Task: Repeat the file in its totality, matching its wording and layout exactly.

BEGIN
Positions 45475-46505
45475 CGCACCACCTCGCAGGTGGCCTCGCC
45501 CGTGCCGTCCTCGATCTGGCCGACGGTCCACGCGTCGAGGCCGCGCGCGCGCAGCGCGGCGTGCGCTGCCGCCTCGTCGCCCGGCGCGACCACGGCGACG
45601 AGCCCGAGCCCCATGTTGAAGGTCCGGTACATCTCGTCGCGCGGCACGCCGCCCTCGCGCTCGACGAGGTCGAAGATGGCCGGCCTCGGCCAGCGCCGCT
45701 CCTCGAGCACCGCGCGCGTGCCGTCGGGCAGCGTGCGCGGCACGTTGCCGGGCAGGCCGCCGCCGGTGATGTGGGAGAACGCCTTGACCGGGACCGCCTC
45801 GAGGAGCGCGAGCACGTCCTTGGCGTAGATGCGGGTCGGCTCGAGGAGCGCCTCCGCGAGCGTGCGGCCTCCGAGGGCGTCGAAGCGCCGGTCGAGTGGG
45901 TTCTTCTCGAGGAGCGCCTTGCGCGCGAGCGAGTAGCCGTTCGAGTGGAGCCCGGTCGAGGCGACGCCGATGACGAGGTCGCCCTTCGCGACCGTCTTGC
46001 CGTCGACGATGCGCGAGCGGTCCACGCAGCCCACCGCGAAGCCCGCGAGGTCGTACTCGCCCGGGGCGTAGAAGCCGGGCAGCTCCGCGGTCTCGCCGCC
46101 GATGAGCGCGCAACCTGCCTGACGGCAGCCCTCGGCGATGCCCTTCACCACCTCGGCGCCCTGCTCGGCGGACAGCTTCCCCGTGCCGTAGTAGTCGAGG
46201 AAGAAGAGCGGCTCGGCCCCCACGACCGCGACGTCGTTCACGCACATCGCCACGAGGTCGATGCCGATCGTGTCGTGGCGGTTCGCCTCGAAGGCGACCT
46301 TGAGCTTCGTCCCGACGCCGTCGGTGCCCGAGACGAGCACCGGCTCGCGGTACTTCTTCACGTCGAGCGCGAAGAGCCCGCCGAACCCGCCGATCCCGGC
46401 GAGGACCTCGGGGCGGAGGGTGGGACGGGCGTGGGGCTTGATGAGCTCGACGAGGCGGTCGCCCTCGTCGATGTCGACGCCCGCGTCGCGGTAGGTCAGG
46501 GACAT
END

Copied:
Positions 45475-46505
45475 CGCACCACCTCGCAGGTGGCCTCGCC
45501 CGTGCCGTCCTCGATCTGGCCGACGGTCCACGCGTCGAGGCCGCGCGCGCGCAGCGCGGCGTGCGCTGCCGCCTCGTCGCCCGGCGCGACCACGGCGACG
45601 AGCCCGAGCCCCATGTTGAAGGTCCGGTACATCTCGTCGCGCGGCACGCCGCCCTCGCGCTCGACGAGGTCGAAGATGGCCGGCCTCGGCCAGCGCCGCT
45701 CCTCGAGCACCGCGCGCGTGCCGTCGGGCAGCGTGCGCGGCACGTTGCCGGGCAGGCCGCCGCCGGTGATGTGGGAGAACGCCTTGACCGGGACCGCCTC
45801 GAGGAGCGCGAGCACGTCCTTGGCGTAGATGCGGGTCGGCTCGAGGAGCGCCTCCGCGAGCGTGCGGCCTCCGAGGGCGTCGAAGCGCCGGTCGAGTGGG
45901 TTCTTCTCGAGGAGCGCCTTGCGCGCGAGCGAGTAGCCGTTCGAGTGGAGCCCGGTCGAGGCGACGCCGATGACGAGGTCGCCCTTCGCGACCGTCTTGC
46001 CGTCGACGATGCGCGAGCGGTCCACGCAGCCCACCGCGAAGCCCGCGAGGTCGTACTCGCCCGGGGCGTAGAAGCCGGGCAGCTCCGCGGTCTCGCCGCC
46101 GATGAGCGCGCAACCTGCCTGACGGCAGCCCTCGGCGATGCCCTTCACCACCTCGGCGCCCTGCTCGGCGGACAGCTTCCCCGTGCCGTAGTAGTCGAGG
46201 AAGAAGAGCGGCTCGGCCCCCACGACCGCGACGTCGTTCACGCACATCGCCACGAGGTCGATGCCGATCGTGTCGTGGCGGTTCGCCTCGAAGGCGACCT
46301 TGAGCTTCGTCCCGACGCCGTCGGTGCCCGAGACGAGCACCGGCTCGCGGTACTTCTTCACGTCGAGCGCGAAGAGCCCGCCGAACCCGCCGATCCCGGC
46401 GAGGACCTCGGGGCGGAGGGTGGGACGGGCGTGGGGCTTGATGAGCTCGACGAGGCGGTCGCCCTCGTCGATGTCGACGCCCGCGTCGCGGTAGGTCAGG
46501 GACAT